Category : Kate , Volunteer Bloggers


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I will never forget…

As this month is pregnancy loss awareness month I have been thinking a lot about our losses and how others sometimes seem to have forgotten that we have been through so much in order to have our daughter. 

I will never forget that my first positive pregnancy test ended in a loss only a few weeks later. 

I will never forget the moment when the ultrasound tech turned the screen away from us and told us she needed to get the doctor, after we had already seen our little one’s heartbeat twice.

I will never forget the moment that I started having cramps then bleeding while I was volunteering for a local charity.

I will never forget the moment when the ultrasound tech told us everything looked great and we were 6 weeks along, after being told we were 6 weeks along 3 weeks prior. 

I will never forget when I sat at Thanksgiving dinner knowing that our pregnancy was probably over but we had to wait until after the long weekend to have a second ultrasound to confirm our baby was not going to make it. 

I will never forget when I woke up in the middle the night with cramps and a few days later I was bleeding and knew it was the end of our 5th pregnancy. 

I remember all of those days like it was just yesterday. 

But as much as I remember all those bad days I also remember all the good ones that followed with my 6th pregnancy.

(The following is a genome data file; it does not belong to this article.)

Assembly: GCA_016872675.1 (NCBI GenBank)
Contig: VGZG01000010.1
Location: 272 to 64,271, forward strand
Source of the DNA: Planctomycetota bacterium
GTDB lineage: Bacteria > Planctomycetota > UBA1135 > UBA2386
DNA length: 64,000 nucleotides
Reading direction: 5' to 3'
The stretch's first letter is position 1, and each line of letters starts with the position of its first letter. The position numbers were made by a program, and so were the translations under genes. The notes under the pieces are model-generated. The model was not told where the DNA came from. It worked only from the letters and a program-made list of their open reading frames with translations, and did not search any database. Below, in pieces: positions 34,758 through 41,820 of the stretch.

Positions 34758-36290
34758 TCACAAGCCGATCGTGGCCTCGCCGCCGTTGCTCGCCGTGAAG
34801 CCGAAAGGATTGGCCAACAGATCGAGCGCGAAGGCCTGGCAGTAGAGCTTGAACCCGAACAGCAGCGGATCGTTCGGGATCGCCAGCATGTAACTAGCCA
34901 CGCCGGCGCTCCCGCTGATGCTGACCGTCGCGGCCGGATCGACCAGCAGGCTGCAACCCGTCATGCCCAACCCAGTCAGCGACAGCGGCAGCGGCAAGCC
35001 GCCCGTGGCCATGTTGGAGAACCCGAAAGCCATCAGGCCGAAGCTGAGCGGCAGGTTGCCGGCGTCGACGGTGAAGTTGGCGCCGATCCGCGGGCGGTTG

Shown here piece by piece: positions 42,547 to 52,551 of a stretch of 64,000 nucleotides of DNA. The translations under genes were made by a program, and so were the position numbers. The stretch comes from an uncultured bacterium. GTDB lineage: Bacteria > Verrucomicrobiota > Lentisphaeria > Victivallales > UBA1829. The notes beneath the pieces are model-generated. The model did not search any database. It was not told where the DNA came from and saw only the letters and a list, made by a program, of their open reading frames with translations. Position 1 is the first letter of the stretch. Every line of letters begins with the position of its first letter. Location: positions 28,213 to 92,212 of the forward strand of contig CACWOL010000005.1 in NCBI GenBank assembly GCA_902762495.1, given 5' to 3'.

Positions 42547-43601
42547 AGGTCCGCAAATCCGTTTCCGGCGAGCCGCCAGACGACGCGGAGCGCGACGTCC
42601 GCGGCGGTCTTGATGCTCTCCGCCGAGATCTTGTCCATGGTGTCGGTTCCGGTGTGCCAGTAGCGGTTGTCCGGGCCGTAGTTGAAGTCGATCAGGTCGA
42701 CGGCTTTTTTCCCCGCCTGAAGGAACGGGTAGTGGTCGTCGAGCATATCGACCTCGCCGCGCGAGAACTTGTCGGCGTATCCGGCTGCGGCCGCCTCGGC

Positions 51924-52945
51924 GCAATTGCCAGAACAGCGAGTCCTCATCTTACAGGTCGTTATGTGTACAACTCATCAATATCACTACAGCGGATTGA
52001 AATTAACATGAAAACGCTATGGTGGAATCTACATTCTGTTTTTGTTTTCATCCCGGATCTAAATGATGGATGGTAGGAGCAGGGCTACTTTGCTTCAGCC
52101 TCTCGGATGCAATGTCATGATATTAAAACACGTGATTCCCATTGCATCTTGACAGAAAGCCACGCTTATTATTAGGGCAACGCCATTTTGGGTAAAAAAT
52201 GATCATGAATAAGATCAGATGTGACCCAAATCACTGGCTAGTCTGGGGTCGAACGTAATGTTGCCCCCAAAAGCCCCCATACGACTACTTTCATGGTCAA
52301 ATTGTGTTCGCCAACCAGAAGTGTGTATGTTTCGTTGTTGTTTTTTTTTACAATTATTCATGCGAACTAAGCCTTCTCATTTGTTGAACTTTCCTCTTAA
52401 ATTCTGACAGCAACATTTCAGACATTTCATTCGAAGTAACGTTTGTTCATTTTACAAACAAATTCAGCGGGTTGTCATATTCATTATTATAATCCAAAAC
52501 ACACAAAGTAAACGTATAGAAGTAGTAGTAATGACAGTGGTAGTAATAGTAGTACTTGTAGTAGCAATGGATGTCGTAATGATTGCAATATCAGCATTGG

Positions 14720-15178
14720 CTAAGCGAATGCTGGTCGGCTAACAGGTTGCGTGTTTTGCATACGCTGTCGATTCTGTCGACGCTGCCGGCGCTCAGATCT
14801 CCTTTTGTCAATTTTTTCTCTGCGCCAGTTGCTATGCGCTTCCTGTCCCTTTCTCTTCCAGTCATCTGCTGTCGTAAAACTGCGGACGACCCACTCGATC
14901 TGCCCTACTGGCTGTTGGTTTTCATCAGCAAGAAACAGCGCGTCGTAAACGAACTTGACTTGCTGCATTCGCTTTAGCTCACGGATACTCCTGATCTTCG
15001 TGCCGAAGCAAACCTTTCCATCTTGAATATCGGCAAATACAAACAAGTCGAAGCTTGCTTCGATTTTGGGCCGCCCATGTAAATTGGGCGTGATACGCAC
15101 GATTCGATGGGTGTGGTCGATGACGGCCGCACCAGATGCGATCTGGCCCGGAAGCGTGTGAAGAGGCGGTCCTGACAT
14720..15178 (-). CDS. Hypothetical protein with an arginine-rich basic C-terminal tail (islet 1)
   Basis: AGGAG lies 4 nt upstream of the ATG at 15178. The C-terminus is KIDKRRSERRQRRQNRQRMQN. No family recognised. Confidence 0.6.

I remember the day we saw her heart beat for the first time, the day we were told that all her genetic testing was normal, the day that I felt her kicks for the first time, the day that I could see her move for the first time, and the day that we first got to hold her and all of the days in between. 

We will never forget all that we have been through in order to have our daughter, we will never forget all of our other babies. 

Category : Amanda , Volunteer Bloggers


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Please Don’t Say…

Please don’t say it happened for a reason….

For there is no reason for an innocent child to be taken away. While good can come of bad situations, good does not rely on pain.

Please don’t say I can have another…

Because not one, ten or a million will be the baby I lost. Each life is irreplaceable, so don’t try to replace mine.

Please don’t act like this pregnancy was a mistake…

You don’t know how long we waited to see those two pink lines. You don’t know how long we’ll wait, or if we’ll ever see those lines again. We prayed, we planned, we begged God for a miracle. No matter how short, that life was ours.